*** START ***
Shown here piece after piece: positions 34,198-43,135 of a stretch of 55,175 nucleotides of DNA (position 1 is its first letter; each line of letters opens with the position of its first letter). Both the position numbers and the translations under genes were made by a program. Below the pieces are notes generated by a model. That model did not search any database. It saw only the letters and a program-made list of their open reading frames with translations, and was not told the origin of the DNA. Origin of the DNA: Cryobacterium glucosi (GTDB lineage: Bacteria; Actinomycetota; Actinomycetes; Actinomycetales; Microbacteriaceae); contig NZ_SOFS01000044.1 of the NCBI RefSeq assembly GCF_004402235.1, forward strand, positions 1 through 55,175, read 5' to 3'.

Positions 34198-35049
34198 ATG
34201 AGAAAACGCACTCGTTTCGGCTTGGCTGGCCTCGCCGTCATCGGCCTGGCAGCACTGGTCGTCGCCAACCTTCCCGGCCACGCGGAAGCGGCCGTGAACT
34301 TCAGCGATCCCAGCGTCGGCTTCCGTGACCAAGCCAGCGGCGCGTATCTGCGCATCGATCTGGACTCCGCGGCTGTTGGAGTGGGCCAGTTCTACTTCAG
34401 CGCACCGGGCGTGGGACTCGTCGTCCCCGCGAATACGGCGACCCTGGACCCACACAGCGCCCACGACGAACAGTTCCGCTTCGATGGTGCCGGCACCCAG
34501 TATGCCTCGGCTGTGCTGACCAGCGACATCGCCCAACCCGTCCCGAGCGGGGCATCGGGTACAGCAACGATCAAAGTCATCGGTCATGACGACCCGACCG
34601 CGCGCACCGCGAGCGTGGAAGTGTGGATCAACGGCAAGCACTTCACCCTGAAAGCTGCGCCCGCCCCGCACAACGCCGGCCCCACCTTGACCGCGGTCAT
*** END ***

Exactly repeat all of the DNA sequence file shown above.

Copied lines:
Shown here piece after piece: positions 34,198-43,135 of a stretch of 55,175 nucleotides of DNA (position 1 is its first letter; each line of letters opens with the position of its first letter). Both the position numbers and the translations under genes were made by a program. Below the pieces are notes generated by a model. That model did not search any database. It saw only the letters and a program-made list of their open reading frames with translations, and was not told the origin of the DNA. Origin of the DNA: Cryobacterium glucosi (GTDB lineage: Bacteria; Actinomycetota; Actinomycetes; Actinomycetales; Microbacteriaceae); contig NZ_SOFS01000044.1 of the NCBI RefSeq assembly GCF_004402235.1, forward strand, positions 1 through 55,175, read 5' to 3'.

Positions 34198-35049
34198 ATG
34201 AGAAAACGCACTCGTTTCGGCTTGGCTGGCCTCGCCGTCATCGGCCTGGCAGCACTGGTCGTCGCCAACCTTCCCGGCCACGCGGAAGCGGCCGTGAACT
34301 TCAGCGATCCCAGCGTCGGCTTCCGTGACCAAGCCAGCGGCGCGTATCTGCGCATCGATCTGGACTCCGCGGCTGTTGGAGTGGGCCAGTTCTACTTCAG
34401 CGCACCGGGCGTGGGACTCGTCGTCCCCGCGAATACGGCGACCCTGGACCCACACAGCGCCCACGACGAACAGTTCCGCTTCGATGGTGCCGGCACCCAG
34501 TATGCCTCGGCTGTGCTGACCAGCGACATCGCCCAACCCGTCCCGAGCGGGGCATCGGGTACAGCAACGATCAAAGTCATCGGTCATGACGACCCGACCG
34601 CGCGCACCGCGAGCGTGGAAGTGTGGATCAACGGCAAGCACTTCACCCTGAAAGCTGCGCCCGCCCCGCACAACGCCGGCCCCACCTTGACCGCGGTCAT